Length: 1,033 ft
Second in the class of Solstice-class ships with several fine dining venues, opulent decor and spacious designBest For People Who Want
A spacious premium ship with plenty of dining options and an active nightlife; a relaxing but elegant onboard ambience; onboard shopping; large bathrooms in all stateroomsShould Be Avoided By People Who Prefer
Small-ship cruising, whimsical decor, singing and dancing waiters, an active onboard sports program
Celebrity Equinox is the second in the Solstice class of cruise ships from Celebrity, and while it is practically impossible to tell Equinox apart from Solstice there is nothing wrong that. After all, why toy with perfection? Is "perfection" too strong a word? Not according to the accolades given to Celebrity Solstice by the press and the cruising public when she was introduced in 2008. Now with the addition of Celebrity Equinox there are two of these identical sister ships, two masterpieces of design and décor, with three more on order.
If you already like Celebrity you will love Equinox. Is it too big? Is the Hearst Castle too big? Size is relative and in many ways Equinox is like a roomier version of the Celebrity Millennium-class. The designers more than compensated for the larger capacity, making her the perfect size - alive with activities but never too crowded.
Equinox is also beautiful with many of the same features that make the Millennium class appealing. There are long drapes cascading down from three decks above to frame the Grand Foyer staircase. There is a beautiful chandelier in the dining room while the alternative dining spots are generously apportioned with plenty of space between the tables.
The vast majority of staterooms have balconies, and they average 15% larger than other Celebrity ships, Most of the extra room is given over to the bathroom where there is enough room for two people to get ready for dinner. The large showers feature sliding doors rather than plastic curtains that hug against you and there is more storage than most cruise ships.
One major extravagance is shopping with 18 outlets for "retail therapy" onboard. There are gift shops exclusively for women and for men, jewelry shops, dress shops, souvenir shops and kiosks. One does not generally cruise to shop, but these stores are certainly tempting and you can always go in just to chat. The art gallery is low-key and not hard-sell. Look for the 86-facet diamond-pattern round cut Equinox Diamonds - available in all sizes.
Ten dining options will satisfy any craving, especially for fine coffees with pastry or gelato. Wine tastings by the glass are offered. There is an extensive library and game room.Decor
In terms of decor Celebrity cruises chooses to make all of the ships of any one class pretty much identical in decor. In this case, there is nothing wrong with that since these are beautiful ships, even if there a "sameness" to them.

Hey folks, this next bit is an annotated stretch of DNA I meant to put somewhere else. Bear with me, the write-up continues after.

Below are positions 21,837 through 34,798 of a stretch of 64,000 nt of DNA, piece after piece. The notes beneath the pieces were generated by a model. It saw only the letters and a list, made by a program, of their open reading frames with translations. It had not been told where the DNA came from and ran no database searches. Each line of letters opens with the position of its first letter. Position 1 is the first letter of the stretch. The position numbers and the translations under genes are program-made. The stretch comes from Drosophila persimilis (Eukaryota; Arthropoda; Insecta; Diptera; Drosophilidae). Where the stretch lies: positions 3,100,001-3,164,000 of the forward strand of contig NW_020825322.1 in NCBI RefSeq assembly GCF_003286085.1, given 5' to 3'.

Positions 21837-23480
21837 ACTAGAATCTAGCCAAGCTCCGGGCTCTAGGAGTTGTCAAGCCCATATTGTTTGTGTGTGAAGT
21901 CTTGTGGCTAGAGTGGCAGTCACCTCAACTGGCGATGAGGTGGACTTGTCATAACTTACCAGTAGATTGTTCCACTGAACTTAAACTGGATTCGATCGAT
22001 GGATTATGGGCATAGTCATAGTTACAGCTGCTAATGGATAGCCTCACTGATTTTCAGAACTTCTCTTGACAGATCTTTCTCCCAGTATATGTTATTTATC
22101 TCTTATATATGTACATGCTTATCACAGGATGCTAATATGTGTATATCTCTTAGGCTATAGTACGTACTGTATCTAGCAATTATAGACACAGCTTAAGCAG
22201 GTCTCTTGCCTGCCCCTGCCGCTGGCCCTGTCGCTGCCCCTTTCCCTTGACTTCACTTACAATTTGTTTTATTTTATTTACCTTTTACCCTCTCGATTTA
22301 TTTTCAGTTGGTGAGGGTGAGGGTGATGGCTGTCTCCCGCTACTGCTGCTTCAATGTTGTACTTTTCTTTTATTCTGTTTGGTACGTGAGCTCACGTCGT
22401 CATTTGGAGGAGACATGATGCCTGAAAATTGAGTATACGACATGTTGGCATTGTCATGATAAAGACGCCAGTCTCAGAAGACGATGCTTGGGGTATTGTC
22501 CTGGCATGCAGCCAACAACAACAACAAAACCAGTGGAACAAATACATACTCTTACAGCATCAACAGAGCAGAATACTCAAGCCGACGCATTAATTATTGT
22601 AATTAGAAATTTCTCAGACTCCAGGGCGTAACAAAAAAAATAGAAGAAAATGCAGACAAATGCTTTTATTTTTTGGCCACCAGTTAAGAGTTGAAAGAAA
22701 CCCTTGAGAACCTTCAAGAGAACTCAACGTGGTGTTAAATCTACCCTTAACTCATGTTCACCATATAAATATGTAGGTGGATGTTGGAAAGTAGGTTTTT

The relaxed yet vivacious atmosphere of this vessel will surely please everyone. Every piece of furniture has been people-tested for comfort as well as eye-appeal. The beds are sublime, as are the chairs in the restaurants and the loungers on the sun-soaked outside pool decks.
There is nothing sparse or boring about the interior décor. Most interesting are the views of rooms like the library and the unique "Team Earth" from across the twelve-deck sun-soaked atrium. When you can see around the living "flying tree" you get a diorama-like view of these special rooms that makes them look like they were placed there solely for visual appeal. Not so, of course, the library has over 8,000 books, and Team Earth is a user-interactive display of various worldwide topics of interest.
At the bottom of the atrium is this Grand Foyer with a majestic unbroken three-deck staircase and billowing drapes hanging from three decks above to create a memorable setting for the string quartet and solo guitarist who set up and play, amplified organically by the marble and glass surroundings. Looking down on the foyer are several seating areas for cafes and bars. The ship is full of glass partitions giving long views into several rooms at once from several spots on the ship. There is always something of interest to catch your eye no matter where you are.
There is more shopping onboard than almost any ship I can remember; 18 different boutiques and shops, including the "Boutique C" jewelry shop. This one, open by appointment only, features the "Solstice Diamond," the unique 86- faceted star shaped diamond that comes as a single stone, in rings, necklaces or earrings. You can order a Solstice diamond to be custom cut for you. I saw a 1.1-carat sample, color-F and clarity VS-1, carrying a price tag of "only" $25,000.
There are two different shopping areas; the "Galleria Boutiques" offers more indulgent ideas such as jewelry and a shop just for men with exclusive watches. "Shops on the Boulevard" features impulse buys such as Celebrity logo-wear, kitchen accessories, snack items and spirits.